Star Trek Into Darkness: A Box Office Space Oddity
By John Hamann
May 19, 2013
Paramount deferred criticism heading into the true weekend, saying that it was going to take off, that warp speed would get it to the $100 million for the four day opening. To do so, Star Trek would need to at least match what the 2009 reboot did on its first Friday, and pull in about $27 million. The chances of that happening were slim, as the original opened on a Friday with Thursday previews. As BOP reported yesterday, Star Trek Into Darkness had a first Friday of $22 million, an 18% decline compared to the original. It was at this point that we knew that over Friday-to-Sunday, Star Trek Into Darkness was not going to match the reboot’s gross of $79.2 million. Whether opening on Thursday or not, in my mind, this is not good enough. The marketing, pedigree, reviews – everything – is too good for this result.
Paramount then needed to rely on the remainder of the weekend – it needed kids to abandon Iron Man 3 and move to the darker, more adult, Star Trek Into Darkness. The original hadn’t seen that trend – with the Thursday previews removed, the multiplier (weekend gross divided by Friday gross) for the original reboot was 2.9, a standard, non-family multiplier for a May release. The sequel would need a multiplier well over 3.0 to gain some momentum back. Into Darkness earned a Friday-to-Sunday gross of $70.5 million. With the Thursday and Wednesday amounts added back, Star Trek Into Darkness had a four-day opening of $84.1 million. That’s “just a little outside” of the $100 million that tracking, and more often Paramount, was predicting.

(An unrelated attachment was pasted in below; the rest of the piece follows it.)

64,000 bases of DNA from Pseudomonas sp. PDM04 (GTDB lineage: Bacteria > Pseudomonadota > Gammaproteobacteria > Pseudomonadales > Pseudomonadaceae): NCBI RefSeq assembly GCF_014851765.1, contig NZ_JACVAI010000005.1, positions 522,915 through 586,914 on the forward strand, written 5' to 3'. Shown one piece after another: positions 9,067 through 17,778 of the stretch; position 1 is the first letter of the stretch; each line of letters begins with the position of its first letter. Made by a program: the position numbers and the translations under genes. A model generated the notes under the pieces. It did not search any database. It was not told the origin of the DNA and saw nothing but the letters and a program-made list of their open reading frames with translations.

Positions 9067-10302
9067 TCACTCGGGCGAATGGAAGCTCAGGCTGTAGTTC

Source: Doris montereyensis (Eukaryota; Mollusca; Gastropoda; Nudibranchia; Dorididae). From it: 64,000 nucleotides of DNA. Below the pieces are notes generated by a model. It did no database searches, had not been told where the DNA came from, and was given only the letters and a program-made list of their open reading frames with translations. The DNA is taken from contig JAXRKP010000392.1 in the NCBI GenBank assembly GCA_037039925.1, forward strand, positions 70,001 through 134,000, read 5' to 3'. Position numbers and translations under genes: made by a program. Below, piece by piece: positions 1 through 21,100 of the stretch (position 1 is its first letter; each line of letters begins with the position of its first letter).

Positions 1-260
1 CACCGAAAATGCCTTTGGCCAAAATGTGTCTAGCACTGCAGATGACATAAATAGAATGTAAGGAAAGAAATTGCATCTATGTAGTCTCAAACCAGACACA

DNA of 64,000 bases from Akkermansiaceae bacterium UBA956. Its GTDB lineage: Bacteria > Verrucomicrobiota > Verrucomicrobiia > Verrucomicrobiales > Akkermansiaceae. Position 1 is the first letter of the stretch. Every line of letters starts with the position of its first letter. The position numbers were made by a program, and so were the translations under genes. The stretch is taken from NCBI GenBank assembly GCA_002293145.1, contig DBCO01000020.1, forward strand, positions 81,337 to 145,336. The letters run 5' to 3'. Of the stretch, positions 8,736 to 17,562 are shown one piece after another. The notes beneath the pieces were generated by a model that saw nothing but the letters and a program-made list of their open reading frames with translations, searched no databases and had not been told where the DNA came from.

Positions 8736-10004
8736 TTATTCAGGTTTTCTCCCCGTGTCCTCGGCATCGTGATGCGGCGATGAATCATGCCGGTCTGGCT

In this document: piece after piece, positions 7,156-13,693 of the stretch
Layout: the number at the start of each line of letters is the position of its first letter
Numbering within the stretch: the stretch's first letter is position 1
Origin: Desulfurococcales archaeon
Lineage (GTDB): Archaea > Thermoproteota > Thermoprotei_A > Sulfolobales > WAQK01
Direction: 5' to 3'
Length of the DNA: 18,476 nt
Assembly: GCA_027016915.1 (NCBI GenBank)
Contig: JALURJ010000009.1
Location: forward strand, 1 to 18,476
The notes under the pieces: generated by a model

It’s always hard to communicate that numbers like this are poor, and they aren’t, the key is that Paramount (again) left money on the table due to some bad decisions. They broke the first rule of overestimating box office, making Star Trek Into Darkness an even bigger failure than if they had just clammed up. They can’t even blame the tracking firm now. Paramount, if you need some help, you can always call BOP.
Paramount’s first bad decision was choosing the opening frame. As I said above, there has only been pain over the pre-Memorial Day Weekend for the last five years, ever since Shrek the Third earned $121.6 million over three days in 2007. Since then, the pre-long weekend of May has been a bust. The other mistake the studio made was changing the release date to Thursday. Paramount caused confusion by moving the day back a day only a few weeks ago (according to them it was because IMAX screenings were selling out). Tinkering with release dates for major studio releases is never, ever advised, as it creates doubt. Paramount needed to protect this sequel as much as possible, as the distributor sold off the rights to the Marvel movies (whoops!), and now only has World War Z coming over the rest of the summer. Star Trek Into Darkness needed to drive the franchise forward, and this opening fails to do that.